The plaintiff argues, in the alternative, that the Commission’s finding that the plaintiff is “capable of returning to work at his regular job” cannot support its conclusion that he is not disabled. A conclusion that an employee is not disabled can be sustained only if there is a finding that the employee is now capable of “earning the same wages he had earned before his injury in the same [or other] employment.” Hilliard v. Apex Cabinet Co., 305 N.C. 593, 595, 290 S.E.2d 682, 683 (1982). We agree with the plaintiff that it does not necessarily follow that an employee who returns to his “regular job” will earn the same wages he earned before his injury. See Radica v. Carolina Mills, 113 N.C. App. 440, 447, 439 S.E.2d 185, 190 (1994) (“release to return to work is not the equivalent of a finding that the employee is able to earn the same wage earned prior to the injury”). This is particularly so in this case where the plaintiff would be required to have assistance from a fellow employee “when lifting more than 50 or 70 pounds,” a restriction not in place prior to the injury. Accordingly, the conclusion that the plaintiff is not disabled is not supported in this record and the Opinion and Award must be reversed and this matter remanded to the Commission.
In so holding we reject the argument of the defendants that the plaintiff failed in his burden of showing that he was “unable to earn the same wages he had earned before the injury, either in the same employment or in other employment.” Upon the approval by the Commission of the 8 April 1992 Agreement, a presumption arose that the plaintiff was unable “to work at wages equal to those he was receiving at the time his injury occurred” and the burden was on the defendants to rebut this presumption. Radica, 113 N.C. App. at 447, 439 S.E.2d at 190 (quoting Watson v. Winston-Salem Transit Auth., 92 N.C. App. 473, 475-76, 374 S.E.2d 483, 485 (1988)); Watkins v. Central Motor Lines, 279 N.C. 132, 137, 181 S.E.2d. 588, 592 (1971). The defendants failed to present evidence to rebut the presumption.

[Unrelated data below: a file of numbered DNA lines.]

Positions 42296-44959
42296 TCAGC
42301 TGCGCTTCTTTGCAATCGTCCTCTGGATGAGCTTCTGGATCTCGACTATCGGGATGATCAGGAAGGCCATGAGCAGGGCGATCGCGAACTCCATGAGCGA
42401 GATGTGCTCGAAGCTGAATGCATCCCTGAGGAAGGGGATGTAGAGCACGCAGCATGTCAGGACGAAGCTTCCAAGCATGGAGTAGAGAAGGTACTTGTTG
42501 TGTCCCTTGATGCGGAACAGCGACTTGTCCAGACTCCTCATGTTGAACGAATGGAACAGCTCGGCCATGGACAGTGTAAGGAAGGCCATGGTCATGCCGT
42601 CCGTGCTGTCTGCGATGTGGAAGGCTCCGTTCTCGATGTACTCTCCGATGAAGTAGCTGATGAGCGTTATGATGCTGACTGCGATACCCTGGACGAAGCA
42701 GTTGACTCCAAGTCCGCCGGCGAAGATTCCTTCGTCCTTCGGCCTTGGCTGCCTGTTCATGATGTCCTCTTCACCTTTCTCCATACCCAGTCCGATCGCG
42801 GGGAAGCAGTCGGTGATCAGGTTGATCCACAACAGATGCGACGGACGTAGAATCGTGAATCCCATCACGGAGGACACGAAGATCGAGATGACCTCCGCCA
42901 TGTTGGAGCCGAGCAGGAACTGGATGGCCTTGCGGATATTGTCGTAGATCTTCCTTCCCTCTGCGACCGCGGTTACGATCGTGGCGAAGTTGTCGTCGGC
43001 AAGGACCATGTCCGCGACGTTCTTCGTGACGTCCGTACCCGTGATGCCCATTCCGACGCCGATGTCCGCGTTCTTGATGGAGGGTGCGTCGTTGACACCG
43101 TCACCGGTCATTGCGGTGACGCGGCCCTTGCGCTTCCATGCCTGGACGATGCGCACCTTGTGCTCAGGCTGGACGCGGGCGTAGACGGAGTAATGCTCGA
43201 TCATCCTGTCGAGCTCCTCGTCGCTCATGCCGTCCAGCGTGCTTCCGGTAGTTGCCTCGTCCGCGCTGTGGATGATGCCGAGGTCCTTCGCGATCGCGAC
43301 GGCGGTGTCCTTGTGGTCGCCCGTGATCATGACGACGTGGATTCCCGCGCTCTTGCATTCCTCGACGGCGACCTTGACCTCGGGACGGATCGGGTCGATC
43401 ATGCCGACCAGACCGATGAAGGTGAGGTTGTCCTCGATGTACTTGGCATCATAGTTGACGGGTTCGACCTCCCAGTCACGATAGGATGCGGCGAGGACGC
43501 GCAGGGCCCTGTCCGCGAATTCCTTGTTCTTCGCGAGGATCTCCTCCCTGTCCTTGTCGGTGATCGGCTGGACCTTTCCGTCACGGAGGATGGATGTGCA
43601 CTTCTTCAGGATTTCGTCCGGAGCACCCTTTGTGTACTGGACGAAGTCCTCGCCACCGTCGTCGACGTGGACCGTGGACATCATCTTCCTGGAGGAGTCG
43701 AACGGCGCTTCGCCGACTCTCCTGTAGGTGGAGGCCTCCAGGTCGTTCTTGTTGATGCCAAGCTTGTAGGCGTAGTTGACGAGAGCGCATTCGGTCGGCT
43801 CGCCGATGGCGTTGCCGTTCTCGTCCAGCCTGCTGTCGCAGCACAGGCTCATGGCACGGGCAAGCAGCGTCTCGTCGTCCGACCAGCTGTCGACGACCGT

The defendants argue that this Court’s opinion in Russell v. Lowes Prod. Distrib., 108 N.C. App. 762, 425 S.E.2d 454 (1993), requires a different result. We disagree. Although it does appear (even though this is not clear from the opinion) that a Form 21 agreement was also entered in the Russell case, the plaintiff in that case did not argue that he was entitled to a presumption of disability as a conse*675quence of the agreement and this Court did not address that issue. Accordingly, Russell cannot be cited as authority in support of defendants’ argument that the Commission’s approval of a Form 21 agreement does not give rise to a presumption of disability. Russell only addresses the burdens of the parties in the context of a hearing where there has been no previous determination that the employee is disabled. In that context, the employee has the initial burden of showing that he is “unable to earn the same wages he had earned before the injury, either in the same employment or in other employment.” Russell, 108 N.C. App at 765, 425 S.E.2d at 457.
On remand the Commission must enter an award continuing benefits to the plaintiff.
Reversed and remanded.
Judges WYNN and McGEE concur.